When retrieving instances of cached models, be aware that exactly the same instances can be returned by subsequent calls to the same query. ActiveJDBC, as a lightweight framework, won?t try to be intelligent and manage clones of cached data for you. So, for example, considering Person is annotated as @Cached, two subsequent calls to Person.findById(1) will return the same instance:

Either caching or optimistic locking

Caching and optimistic_locking don?t get along. Don?t use both together.

Caching guarantees the result of subsequent calls to the same query return the same instances. So there can?t be different versions of the same result set living in the memory shared by the cache manager. Suppose Profile, a model with optimistic_locking, is also annotated as @Cached. The following will happen:


ActiveJDBC manages caches for models and their respective relationships (read above), but in some cases you will use a query that ties together unrelated models:

If there exists a model User that is cached, and model RestrictedUser, and these tables/models have no relationship, then the line above could present a logical problem. If you execute the line above, and later change content of RESTRICTED_USERS table, then the query above will not see the change, and will return stale data. Developers need to be aware of this, and deal with these issues carefully. Whenever you change data in RESTRICTED_USERS table, please purge User model:

Mutative or destructive operations

Whenever you execute a mutative or destructive operation against a model (INSERT, UPDATE, DELETE), the entire cache for that model is invalidated. This means that caches are best used for lookup data (duh!).

The framework will also invalidate and drop caches of all related tables. For instance:

Given the tables:

and the models:

If you do this:

the framework will reset caches for both: User and Address models, not just user. This is done in order to prevent logical errors in the application.

Constantly changing cached data will then lead to Cache Stampede.

Unrelating models

In some cases, you need proper foreign keys in tables, but want to disconnect convention-based relationships in code

Given the tables:

and the models:

If you do this:

the framework will just reset the cache of the User model, and will not touch the cache of the Address model.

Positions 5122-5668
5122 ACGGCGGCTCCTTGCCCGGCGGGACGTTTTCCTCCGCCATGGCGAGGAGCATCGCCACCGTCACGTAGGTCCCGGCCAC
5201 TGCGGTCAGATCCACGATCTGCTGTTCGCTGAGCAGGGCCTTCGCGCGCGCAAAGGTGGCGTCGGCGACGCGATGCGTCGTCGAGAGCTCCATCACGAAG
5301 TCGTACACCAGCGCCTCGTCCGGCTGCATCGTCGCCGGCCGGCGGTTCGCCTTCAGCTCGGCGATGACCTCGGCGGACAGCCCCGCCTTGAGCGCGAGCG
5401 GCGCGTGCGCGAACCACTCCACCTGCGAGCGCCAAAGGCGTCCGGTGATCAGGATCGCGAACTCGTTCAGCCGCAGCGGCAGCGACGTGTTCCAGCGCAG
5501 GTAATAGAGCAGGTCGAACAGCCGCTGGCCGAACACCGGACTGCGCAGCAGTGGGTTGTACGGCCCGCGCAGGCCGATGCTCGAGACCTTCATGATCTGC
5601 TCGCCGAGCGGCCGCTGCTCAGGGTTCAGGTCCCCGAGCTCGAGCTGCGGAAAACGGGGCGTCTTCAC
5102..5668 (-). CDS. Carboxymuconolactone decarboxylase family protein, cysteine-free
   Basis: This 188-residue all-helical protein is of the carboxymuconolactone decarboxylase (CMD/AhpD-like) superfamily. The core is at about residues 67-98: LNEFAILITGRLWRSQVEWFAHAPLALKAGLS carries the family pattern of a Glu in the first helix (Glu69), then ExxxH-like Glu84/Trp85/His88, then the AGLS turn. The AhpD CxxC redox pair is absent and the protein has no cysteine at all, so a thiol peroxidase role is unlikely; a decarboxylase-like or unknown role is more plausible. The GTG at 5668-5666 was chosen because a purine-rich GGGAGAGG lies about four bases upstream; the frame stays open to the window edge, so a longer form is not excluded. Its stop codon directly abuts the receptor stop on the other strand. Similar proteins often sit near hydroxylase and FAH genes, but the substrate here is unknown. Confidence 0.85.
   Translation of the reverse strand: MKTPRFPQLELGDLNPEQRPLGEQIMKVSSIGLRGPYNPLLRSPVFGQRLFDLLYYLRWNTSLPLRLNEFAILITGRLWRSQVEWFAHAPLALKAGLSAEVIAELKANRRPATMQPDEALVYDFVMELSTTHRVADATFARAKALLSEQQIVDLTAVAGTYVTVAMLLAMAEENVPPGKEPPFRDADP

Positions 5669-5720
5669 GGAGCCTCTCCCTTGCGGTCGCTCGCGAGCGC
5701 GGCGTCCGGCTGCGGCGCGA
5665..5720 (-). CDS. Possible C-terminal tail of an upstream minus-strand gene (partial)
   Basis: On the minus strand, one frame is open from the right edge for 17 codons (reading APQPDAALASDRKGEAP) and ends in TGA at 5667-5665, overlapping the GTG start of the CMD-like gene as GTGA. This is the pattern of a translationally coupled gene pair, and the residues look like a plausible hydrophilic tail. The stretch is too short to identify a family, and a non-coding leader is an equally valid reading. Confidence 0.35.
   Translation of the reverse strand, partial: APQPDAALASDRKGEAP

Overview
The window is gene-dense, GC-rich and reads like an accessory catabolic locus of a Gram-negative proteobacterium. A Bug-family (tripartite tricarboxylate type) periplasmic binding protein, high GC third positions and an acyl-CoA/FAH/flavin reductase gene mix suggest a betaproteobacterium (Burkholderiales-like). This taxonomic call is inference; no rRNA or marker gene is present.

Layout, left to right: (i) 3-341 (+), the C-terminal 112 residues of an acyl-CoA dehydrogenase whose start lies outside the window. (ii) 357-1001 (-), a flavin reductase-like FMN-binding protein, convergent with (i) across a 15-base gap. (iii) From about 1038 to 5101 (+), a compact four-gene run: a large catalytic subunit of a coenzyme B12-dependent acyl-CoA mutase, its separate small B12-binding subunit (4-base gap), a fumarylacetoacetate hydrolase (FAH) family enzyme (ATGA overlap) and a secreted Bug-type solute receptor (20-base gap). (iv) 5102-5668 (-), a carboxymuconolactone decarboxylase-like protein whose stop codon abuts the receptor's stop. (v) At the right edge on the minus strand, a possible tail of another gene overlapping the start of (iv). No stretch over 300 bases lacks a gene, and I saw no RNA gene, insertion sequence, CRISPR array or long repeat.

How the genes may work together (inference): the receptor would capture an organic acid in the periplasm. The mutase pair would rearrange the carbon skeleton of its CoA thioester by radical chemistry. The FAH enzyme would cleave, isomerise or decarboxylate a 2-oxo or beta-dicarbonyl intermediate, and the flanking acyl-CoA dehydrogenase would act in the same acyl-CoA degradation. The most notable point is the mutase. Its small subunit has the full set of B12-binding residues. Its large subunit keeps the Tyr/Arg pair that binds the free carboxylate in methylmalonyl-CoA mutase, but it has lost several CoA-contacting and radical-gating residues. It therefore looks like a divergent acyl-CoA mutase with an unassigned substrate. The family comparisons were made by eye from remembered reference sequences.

For more information, refer to JavaDoc: UnrelatedTo.

Cache providers

ActiveJDBC has a simple plugin framework for adding cache providers. Currently supports:

  • OSCache is dead now. Although it is working just fine on many of our projects, we recommend using EHCache
  • EHCache. EHCache is high performance popular open source project. For documentation, please refer to:
  • Redis - based cache provider (recent addition)

EHCache configuration (v 2.x)

Configuration needs to be provided in a file called ehcache.xml found at the root of a classpath. Example of a file content:

Please, note that ActiveJDBC does not create named caches in EHCache, but only uses default configuration specified by defaultCache element in this file.

EHCache configuration (v 3.6.3)

Name of the cache manager class: org.javalite.activejdbc.cache.EHCache3Manager. Set the following in the file


In addition, you will need to configure EHCache itself. For that, add a file called activejdbc-ehcache.xml. Here is simple EHCache v3 configuration:

For more involved configuration options, refer to EHCache v3 documentation.

Redis cache configuration

Name of the cache manager class: org.javalite.activejdbc.cache.RedisCacheManager. Set the following in the file


Also, provide a property file called with two properties: and redis.cache.manager.port The properties file needs to be at the root of classpath.

Limitation: Redis cache manager does not support CacheManager#flush(CacheEvent) with value ALL.

External cache considerations

Reset cache when starting a nodes in a cluster - responsibility of a project.

How to comment

The comment section below is to discuss documentation on this page.

If you have an issue, or discover bug, please follow instructions on the Support page